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Date:	Tue, 11 Feb 2014 12:06:48 +0800
From:	Jianguo Wu <>
To:	David Rientjes <>
CC:	Andrew Morton <>,
	Johannes Weiner <>,
	Rik van Riel <>, <>,
Subject: Re: [question] how to figure out OOM reason? should dump slab/vmalloc
 info when OOM?

On 2014/1/22 4:41, David Rientjes wrote:

> On Tue, 21 Jan 2014, Jianguo Wu wrote:
>>> The problem is that slabinfo becomes excessively verbose and dumping it 
>>> all to the kernel log often times causes important messages to be lost.  
>>> This is why we control things like the tasklist dump with a VM sysctl.  It 
>>> would be possible to dump, say, the top ten slab caches with the highest 
>>> memory usage, but it will only be helpful for slab leaks.  Typically there 
>>> are better debugging tools available than analyzing the kernel log; if you 
>>> see unusually high slab memory in the meminfo dump, you can enable it.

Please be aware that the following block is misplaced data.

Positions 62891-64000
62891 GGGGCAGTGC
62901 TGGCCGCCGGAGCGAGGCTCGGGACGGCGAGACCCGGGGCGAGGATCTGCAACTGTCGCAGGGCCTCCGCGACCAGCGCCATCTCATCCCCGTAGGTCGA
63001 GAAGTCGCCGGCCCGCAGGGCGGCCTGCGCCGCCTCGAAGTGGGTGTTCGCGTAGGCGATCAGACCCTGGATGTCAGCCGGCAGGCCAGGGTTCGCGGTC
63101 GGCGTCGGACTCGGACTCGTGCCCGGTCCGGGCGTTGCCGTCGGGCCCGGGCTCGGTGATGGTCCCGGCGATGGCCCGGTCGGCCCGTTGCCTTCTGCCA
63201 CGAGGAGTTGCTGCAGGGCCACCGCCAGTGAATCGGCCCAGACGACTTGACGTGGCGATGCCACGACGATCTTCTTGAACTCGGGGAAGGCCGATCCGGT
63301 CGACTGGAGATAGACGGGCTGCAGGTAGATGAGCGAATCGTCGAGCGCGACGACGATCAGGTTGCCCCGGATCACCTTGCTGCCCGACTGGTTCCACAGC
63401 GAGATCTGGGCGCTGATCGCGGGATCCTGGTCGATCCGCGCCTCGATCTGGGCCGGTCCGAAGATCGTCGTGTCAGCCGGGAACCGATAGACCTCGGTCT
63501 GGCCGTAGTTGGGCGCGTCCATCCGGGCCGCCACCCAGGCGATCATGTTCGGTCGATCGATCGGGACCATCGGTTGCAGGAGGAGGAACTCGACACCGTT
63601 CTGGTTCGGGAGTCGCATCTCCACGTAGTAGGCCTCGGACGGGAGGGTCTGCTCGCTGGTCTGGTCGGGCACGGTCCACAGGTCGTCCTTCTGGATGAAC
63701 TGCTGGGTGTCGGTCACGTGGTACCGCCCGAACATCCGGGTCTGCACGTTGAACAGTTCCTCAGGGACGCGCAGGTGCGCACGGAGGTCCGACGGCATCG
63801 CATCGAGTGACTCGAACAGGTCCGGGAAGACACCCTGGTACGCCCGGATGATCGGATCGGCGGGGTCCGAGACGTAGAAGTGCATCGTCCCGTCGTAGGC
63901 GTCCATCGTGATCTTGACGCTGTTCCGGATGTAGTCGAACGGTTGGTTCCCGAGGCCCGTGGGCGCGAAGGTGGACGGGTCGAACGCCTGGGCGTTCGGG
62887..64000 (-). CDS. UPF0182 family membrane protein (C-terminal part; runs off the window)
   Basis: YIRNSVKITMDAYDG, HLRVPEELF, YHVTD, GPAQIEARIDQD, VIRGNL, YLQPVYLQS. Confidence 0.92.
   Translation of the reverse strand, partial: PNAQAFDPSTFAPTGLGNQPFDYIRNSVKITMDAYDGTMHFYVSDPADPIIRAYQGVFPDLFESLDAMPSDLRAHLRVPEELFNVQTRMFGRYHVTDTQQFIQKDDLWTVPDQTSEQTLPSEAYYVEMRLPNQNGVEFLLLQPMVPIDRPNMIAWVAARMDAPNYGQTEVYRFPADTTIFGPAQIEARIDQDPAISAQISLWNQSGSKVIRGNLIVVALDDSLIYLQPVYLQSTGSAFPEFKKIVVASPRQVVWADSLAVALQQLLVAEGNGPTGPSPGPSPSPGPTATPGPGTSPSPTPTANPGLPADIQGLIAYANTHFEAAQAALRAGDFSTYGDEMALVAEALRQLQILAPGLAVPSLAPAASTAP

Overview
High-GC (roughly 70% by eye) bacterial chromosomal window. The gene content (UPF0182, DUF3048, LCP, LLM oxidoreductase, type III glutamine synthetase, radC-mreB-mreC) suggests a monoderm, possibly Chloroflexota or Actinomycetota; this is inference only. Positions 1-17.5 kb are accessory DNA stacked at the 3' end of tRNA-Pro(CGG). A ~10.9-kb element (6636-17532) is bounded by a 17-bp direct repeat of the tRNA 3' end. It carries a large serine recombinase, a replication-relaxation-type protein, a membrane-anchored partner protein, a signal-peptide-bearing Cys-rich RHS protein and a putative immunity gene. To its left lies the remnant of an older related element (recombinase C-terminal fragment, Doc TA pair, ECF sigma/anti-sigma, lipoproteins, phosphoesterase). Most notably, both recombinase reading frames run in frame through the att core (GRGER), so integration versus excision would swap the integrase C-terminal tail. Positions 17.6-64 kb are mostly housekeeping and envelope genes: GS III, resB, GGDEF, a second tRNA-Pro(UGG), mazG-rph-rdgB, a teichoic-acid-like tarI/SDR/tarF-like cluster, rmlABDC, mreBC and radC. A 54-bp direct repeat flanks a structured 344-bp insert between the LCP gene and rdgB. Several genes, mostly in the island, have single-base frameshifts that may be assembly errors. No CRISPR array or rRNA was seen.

>> But, when OOM has happened, we can only use kernel log, slab/vmalloc info from proc
>> is stale. Maybe we can dump slab/vmalloc with a VM sysctl, and only top 10/20 entrys?
> You could, but it's a tradeoff between how much to dump to a general 
> resource such as the kernel log and how many sysctls we add that control 
> every possible thing.  Slab leaks would definitely be a minority of oom 
> conditions and you should normally be able to reproduce them by running 
> the same workload; just use slabtop(1) or manually inspect /proc/slabinfo 
> while such a workload is running for indicators.  I don't think we want to 
> add the information by default, though, nor do we want to add sysctls to 
> control the behavior (you'd still need to reproduce the issue after 
> enabling it).
> We are currently discussing userspace oom handlers, though, that would 
> allow you to run a process that would be notified and allowed to allocate 
> a small amount of memory on oom conditions.  It would then be trivial to 
> dump any information you feel pertinent in userspace prior to killing 
> something.  I like to inspect heap profiles for memory hogs while 
> debugging our malloc() issues, for example, and you could look more 
> closely at kernel memory.
> I'll cc you on future discussions of that feature.

Hi David,

Thanks for your kindly explanation, do you have any specific plans on this?

Jianguo Wu.


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